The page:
There are five undergraduate schools: arts and sciences (the largest school), business, communication, international service, and public affairs.  In addition to the standard majors, they offer some unusual ones, such as a major in business and music (good for those wishing to work in the music industry), an interdisciplinary major in communication, legal studies, economics and government, and audio production/technology.

There is an emphasis on languages across the schools.  For example, the Kogod business school offers a major in business, language and culture studies with tracks in Arabic, French, German, Russian, and Spanish (alas, not in Chinese).  The School of International Studies (the largest international relations school in the US) offers language and area studies in French/Europe, German/Europe, Russian/Area Studies, and Spanish/Latin America.  The School of Communication offers a major in Foreign Language and Communication Media.

The strength of the university lies in its international relations, political science and business programs much like other D.C. universities that benefit from Washington’s location as the nation’s capitol.  For prospective students who want to be in D.C. and wish to study those disciplines, AU is easier to get into.  This year’s admission rate is 41% and the number of applications grew 10%.  The freshman retention rate of 91% indicates that most students are happy with their education here.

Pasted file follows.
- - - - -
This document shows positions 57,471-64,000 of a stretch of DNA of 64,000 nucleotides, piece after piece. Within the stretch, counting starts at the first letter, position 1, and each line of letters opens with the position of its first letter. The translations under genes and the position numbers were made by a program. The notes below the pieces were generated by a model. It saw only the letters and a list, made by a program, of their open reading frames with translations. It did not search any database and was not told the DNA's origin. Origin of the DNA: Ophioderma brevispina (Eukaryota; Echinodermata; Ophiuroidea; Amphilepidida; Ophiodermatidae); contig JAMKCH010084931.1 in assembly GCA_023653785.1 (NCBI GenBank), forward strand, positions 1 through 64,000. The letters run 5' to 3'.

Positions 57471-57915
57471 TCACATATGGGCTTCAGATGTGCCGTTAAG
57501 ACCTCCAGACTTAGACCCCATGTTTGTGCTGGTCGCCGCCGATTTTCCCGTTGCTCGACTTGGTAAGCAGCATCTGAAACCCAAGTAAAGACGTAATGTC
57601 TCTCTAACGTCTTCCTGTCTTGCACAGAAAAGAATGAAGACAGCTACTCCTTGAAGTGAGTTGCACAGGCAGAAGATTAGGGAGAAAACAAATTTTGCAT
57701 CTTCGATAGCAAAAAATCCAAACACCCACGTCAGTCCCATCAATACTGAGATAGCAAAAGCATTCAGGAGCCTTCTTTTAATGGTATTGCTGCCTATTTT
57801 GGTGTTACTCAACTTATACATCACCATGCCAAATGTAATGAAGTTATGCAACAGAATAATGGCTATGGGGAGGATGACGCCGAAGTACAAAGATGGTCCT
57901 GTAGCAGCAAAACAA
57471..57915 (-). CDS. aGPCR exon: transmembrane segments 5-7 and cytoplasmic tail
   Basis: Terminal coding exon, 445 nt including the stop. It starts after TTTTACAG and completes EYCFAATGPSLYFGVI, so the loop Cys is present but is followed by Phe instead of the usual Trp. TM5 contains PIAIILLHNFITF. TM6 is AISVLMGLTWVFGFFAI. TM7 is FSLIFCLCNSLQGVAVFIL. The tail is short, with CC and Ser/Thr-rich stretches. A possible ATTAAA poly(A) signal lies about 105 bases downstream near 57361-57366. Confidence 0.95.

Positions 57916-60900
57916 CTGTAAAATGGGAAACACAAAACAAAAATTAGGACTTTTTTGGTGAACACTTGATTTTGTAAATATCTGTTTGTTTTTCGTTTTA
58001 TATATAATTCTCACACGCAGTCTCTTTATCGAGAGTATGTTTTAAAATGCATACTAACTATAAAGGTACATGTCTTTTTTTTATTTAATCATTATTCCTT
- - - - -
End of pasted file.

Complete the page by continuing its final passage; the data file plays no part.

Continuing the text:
The top 15% of admitted freshmen are eligible for the honors program.  Academic merit scholarships are also available.  Tuition is about $37,554 for the 2011-2012 academic year, and average room and board costs $13,648 a year.  By now we had gathered from our visits that living in D.C. is expensive but for those who are interested in politics, government, and international affairs, you cannot beat Washington D.C.’s location with its access to international organizations like the World Bank, International Monetary Fund, and all the foreign embassies.  It would be an exciting place to spend four years.